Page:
All else being equal, earning 4% in a CD is better then "earning" 2.5% by paying extra on the mortgage (every $100 you put towards the mortgage reduces your interest by $2.50, effectively "earning" 2.5%). But you need to take the tax and penalty into consideration.
CD interest is taxable, so if his marginal tax bracket is 29% (as you said in the comments), the effective interest return is
4% * (1-.29) = 2.84%, which is still better than 2.5%, but getting closer. If he itemizes deductions, though, then the interest savings on the mortgage is actually reduced by the tax rate as well, making the difference closer to the original 1.5%.
He's already got a 15-year mortgage that he can (presumably) afford and has $25K saved up that he could tap if needed, so there's no pressing need for cash that you've indicated. Since there's no significant interest savings, I see no compelling reason to cash in the CD. It's not a horrible idea, but it isn't going to accomplish much in the end. If some emergency arises that he needs cash form then he can consider cashing it in to cover that, but putting it towards the mortgage doesn't accomplish much.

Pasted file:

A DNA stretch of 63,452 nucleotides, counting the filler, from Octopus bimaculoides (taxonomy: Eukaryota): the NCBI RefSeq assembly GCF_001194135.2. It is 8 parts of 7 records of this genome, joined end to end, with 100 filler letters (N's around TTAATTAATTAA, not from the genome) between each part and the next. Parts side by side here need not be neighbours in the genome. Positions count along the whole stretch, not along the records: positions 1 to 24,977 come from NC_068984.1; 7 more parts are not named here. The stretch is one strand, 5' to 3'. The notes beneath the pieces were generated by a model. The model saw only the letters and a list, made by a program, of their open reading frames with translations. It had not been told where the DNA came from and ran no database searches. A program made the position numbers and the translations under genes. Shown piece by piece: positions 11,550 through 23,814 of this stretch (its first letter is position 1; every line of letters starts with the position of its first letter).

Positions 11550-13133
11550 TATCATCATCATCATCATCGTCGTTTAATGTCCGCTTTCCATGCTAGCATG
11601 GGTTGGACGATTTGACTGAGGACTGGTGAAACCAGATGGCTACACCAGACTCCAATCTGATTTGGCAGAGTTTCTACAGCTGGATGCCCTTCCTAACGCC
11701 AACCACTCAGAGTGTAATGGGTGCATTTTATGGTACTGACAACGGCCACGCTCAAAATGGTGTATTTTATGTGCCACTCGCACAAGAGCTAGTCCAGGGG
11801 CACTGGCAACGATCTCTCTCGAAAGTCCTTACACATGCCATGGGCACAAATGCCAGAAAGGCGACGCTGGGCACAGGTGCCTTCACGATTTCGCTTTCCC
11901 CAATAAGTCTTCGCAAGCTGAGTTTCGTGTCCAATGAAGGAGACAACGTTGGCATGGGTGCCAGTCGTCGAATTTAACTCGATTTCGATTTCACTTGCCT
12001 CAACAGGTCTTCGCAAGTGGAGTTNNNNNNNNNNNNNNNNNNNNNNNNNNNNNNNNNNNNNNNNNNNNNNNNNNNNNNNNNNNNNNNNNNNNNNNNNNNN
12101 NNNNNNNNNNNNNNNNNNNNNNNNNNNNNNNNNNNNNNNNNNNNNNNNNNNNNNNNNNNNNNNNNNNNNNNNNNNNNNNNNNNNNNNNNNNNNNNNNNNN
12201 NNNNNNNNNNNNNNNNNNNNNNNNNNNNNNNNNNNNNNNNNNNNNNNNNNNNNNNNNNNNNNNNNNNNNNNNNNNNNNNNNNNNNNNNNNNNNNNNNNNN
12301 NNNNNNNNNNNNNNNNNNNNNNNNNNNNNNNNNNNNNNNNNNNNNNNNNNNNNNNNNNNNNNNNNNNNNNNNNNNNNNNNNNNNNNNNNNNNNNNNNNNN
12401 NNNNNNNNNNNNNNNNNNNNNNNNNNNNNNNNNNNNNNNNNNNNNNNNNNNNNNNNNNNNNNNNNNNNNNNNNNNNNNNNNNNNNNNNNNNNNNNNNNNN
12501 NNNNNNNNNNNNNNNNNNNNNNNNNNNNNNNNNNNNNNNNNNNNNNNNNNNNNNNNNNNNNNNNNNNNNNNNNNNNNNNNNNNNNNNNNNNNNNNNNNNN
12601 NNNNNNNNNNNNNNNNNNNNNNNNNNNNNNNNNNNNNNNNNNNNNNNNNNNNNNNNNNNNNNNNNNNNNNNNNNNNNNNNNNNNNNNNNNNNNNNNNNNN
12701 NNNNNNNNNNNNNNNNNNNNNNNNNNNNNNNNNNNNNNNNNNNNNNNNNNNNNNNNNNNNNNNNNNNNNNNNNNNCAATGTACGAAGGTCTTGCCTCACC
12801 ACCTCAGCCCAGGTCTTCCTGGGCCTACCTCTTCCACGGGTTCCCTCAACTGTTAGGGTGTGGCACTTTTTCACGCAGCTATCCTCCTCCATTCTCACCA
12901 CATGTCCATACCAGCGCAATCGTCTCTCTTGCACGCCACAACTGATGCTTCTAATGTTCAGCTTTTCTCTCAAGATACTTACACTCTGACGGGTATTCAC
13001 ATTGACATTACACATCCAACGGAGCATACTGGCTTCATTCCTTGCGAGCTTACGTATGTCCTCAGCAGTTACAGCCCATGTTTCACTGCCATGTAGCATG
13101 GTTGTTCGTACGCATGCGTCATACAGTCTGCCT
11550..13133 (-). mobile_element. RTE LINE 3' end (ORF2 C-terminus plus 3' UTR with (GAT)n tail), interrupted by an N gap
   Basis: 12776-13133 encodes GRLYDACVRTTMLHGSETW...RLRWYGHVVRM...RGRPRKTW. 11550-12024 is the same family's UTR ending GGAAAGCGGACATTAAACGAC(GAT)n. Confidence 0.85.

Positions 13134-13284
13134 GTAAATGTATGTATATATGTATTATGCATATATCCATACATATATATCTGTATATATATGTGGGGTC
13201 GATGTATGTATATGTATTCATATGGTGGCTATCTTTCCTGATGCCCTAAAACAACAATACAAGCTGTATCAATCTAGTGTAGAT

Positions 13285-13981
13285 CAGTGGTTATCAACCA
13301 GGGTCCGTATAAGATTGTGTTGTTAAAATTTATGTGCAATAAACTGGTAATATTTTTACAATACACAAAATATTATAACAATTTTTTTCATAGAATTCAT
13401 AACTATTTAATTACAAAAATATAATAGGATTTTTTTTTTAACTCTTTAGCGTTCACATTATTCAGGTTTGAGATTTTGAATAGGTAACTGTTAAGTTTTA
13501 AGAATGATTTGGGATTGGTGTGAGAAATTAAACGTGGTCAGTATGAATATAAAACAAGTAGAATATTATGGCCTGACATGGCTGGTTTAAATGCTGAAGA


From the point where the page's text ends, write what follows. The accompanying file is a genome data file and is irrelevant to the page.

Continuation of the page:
A third option, would it still be better to re-invest the money from the CD after the 2 years is up into a similar one and never put it towards my mortgage?
It depends again on what the CD rates are at that time, and how much other savings you have (to cover emergencies, etc.) If you don't need that much in savings, you might put it toward your mortgage, or even look for more risky investments that have a higher expected return. I don't mean risky in the sense that you'll lose it all, but risky in the sense that you'll do somewhere between earning 20% and losing 10%.